Hybridizing Diesel Engines to Cut Carbon Emissions

Finding alternatives to conventional fuels such as gasoline is a major way to reduce emissions and air pollution and help combat global warming. In the current context of the climate emergency, alternative fuels are becoming increasingly popular because of both the green effect and sustainability factor, which gives a greater chance of success when it comes to achieving current climate goals.

Hybridizing Diesel Engines to Cut Carbon Emissions.

Image Credit: Prof. Shawn Kook, UNSW

Research engineers in the School of Mechanical Engineering at the University of New South Wales, Sydney, have managed to successfully convert a conventional diesel engine to a hybrid hydrogen-diesel engine with the potential to reduce CO2 emissions by at least 85%.

The team states that their concept of retro-converting traditional diesel engines into a novel hybridized engine could be applied to existing vehicles and equipment in the agricultural, mining, and transportation industries.

This new technology significantly reduces CO2 emissions from existing diesel engines, so it could play a big part in making our carbon footprint much smaller, especially in Australia with all our mining, agriculture and other heavy industries where diesel engines are widely used.

Professor Shawn Kook, Lead Author

Hydrogen-Diesel Dual Fuel Hybrid

While the emphasis is typically placed on developing completely new technologies to tackle the climate crisis and address global warming, bringing new technology to fruition can be a long, drawn-out process. Therefore, looking at ways to modify existing machinery and engines that use conventional fuel sources could offer an intermediate solution to deal with the current situation.

The team’s work, published in the Journal of Hydrogen Energy, describes how, with the novel engine, they were able to achieve up to 90% hydrogen energy fraction by converting a standard diesel engine into a hydrogen-diesel dual fuel hybrid.

We have shown that we can take those existing diesel engines and convert them into cleaner engines that burn hydrogen fuel.

Professor Shawn Kook, Lead Author

To achieve such promising results, the process of developing the novel engine involves the preservation of the diesel engine's original injection system while adding a direct hydrogen fuel injection into the cylinder.

By controlling the timing of the direct hydrogen injection, the mixture condition is carefully regulated, meaning that any harmful nitrogen oxide emissions are resolved. Nitrogen oxide has been one of the main barriers holding back the large-scale commercial production of hydrogen engines.

If you just put hydrogen into the engine and let it all mix together you will get a lot of nitrogen oxide (NOx) emissions, which is a significant cause of air pollution and acid rain. But we have shown in our system if you make it stratified – that is, in some areas, there is more hydrogen, and in others, there is less hydrogen – then we can reduce the NOX emissions below that of a purely diesel engine.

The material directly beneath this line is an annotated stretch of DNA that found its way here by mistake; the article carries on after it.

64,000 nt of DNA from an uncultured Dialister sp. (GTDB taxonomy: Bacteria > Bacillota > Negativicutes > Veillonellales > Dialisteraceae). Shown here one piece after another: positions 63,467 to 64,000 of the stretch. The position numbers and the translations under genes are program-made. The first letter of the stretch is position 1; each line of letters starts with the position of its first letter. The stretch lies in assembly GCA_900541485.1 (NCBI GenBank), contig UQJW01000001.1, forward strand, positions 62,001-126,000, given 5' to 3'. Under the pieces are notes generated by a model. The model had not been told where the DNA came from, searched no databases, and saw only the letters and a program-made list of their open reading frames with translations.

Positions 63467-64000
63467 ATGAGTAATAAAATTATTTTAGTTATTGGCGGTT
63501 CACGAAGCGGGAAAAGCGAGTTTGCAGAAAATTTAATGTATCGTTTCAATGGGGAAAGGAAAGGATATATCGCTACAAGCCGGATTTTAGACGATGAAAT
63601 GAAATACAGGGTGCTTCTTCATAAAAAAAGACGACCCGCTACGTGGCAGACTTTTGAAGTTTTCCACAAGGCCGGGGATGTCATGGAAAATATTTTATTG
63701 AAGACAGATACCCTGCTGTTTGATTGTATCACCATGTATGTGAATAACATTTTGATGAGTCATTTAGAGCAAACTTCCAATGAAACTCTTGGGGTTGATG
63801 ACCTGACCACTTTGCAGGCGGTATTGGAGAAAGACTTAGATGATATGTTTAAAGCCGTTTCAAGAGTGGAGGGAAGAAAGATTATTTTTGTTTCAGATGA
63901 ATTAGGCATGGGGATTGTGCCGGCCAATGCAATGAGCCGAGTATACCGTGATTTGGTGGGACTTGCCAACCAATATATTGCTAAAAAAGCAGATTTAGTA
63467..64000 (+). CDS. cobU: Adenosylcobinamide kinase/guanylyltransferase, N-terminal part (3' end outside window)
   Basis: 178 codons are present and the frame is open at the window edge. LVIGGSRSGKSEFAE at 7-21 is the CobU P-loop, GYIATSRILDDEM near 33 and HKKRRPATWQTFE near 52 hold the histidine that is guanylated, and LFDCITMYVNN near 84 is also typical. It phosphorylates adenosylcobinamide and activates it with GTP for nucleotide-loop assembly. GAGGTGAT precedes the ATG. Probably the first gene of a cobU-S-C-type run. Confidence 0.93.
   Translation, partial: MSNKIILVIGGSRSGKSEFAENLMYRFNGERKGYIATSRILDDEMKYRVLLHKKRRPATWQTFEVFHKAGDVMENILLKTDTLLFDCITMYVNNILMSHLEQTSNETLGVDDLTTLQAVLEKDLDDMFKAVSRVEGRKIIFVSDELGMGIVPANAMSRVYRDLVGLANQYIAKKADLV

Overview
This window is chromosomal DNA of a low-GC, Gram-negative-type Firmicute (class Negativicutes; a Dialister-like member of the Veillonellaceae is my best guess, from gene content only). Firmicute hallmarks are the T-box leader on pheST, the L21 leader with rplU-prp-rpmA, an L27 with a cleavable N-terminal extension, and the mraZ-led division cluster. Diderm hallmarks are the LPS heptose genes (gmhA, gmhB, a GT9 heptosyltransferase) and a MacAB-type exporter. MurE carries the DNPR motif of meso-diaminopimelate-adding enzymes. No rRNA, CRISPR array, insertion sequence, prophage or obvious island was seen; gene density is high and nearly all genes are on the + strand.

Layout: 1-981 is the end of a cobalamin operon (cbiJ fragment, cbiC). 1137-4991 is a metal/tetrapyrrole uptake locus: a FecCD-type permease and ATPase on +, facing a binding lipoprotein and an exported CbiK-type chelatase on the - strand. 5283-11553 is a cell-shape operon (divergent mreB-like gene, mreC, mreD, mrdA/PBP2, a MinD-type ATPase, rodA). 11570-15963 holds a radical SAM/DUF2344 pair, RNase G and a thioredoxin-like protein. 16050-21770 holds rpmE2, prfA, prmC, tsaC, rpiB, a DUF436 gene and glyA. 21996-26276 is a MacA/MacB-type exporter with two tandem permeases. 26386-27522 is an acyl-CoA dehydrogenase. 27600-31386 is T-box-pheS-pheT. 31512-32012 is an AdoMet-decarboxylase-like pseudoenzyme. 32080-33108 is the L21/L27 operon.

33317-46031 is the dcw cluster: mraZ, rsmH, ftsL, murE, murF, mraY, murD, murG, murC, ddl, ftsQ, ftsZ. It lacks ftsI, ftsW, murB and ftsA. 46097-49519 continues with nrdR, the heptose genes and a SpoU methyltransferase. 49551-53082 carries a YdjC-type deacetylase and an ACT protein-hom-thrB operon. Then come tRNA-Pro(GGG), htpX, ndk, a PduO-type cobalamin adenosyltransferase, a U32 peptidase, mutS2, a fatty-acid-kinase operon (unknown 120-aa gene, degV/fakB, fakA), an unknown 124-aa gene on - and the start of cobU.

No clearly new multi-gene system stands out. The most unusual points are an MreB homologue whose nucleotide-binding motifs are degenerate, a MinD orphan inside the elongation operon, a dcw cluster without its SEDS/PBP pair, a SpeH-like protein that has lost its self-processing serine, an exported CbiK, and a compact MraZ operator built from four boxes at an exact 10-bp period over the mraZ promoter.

Professor Shawn Kook, Lead Author

Improving Efficiency and Reducing Environmental Impact

Typically, hydrogen fuel engines and machinery tend to require ultra-pure hydrogen, limiting its application due to cost concerns. However, the engineers at UNSW explain that their hybrid system does not require extremely high-purity hydrogen, which tends to be rather expensive. Thus, aside from being more environmentally friendly, the researcher's hybrid offering is also potentially more cost-effective.

Furthermore, the team found that their novel engine was able to yield an improvement in efficiency by around 26% compared to conventional diesel engines. The improvements in efficiency are a result of careful, independent control of both the direct hydrogen injection timing, as well as diesel injection timing. This facilitates tight regulation of the premixed and mixing-controlled combustion modes.

In the next two years, the team is hopeful that they can take their hybridized system to a commercial scale. Potential applications in the near future are likely to be focused on using the new hydrogen-diesel dual-fuel hybrid engines in locations where hydrogen pipelines are already installed.

At mining sites, where hydrogen is piped in, we can convert the existing diesel engines that are used to generate power,” Kook says.

It is projected that around 30% of greenhouse-gas emissions are currently being produced by engines and equipment at mining sites. Therefore, improving the environmental impact of existing conventional systems through an effective conversion process would address immediate environmental concerns in this area.

References and Further Reading

Martin, N., (2022) New system retrofits diesel engines to run on 90 percent hydrogen. [online] UNSW Newsroom. Available at: https://newsroom.unsw.edu.au/news/science-tech/new-system-retrofits-diesel-engines-run-90-cent-hydrogen

Liu, X., Seberry, G., Kook, S., Chan, Q. and Hawkes, E., (2022) Direct injection of hydrogen main fuel and diesel pilot fuel in a retrofitted single-cylinder compression ignition engine. International Journal of Hydrogen Energy, [online] Available at: https://www.sciencedirect.com/science/article/abs/pii/S0360319922036771?via%3Dihub

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David J. Cross

Written by

David J. Cross

David is an academic researcher and interdisciplinary artist. David's current research explores how science and technology, particularly the internet and artificial intelligence, can be put into practice to influence a new shift towards utopianism and the reemergent theory of the commons.

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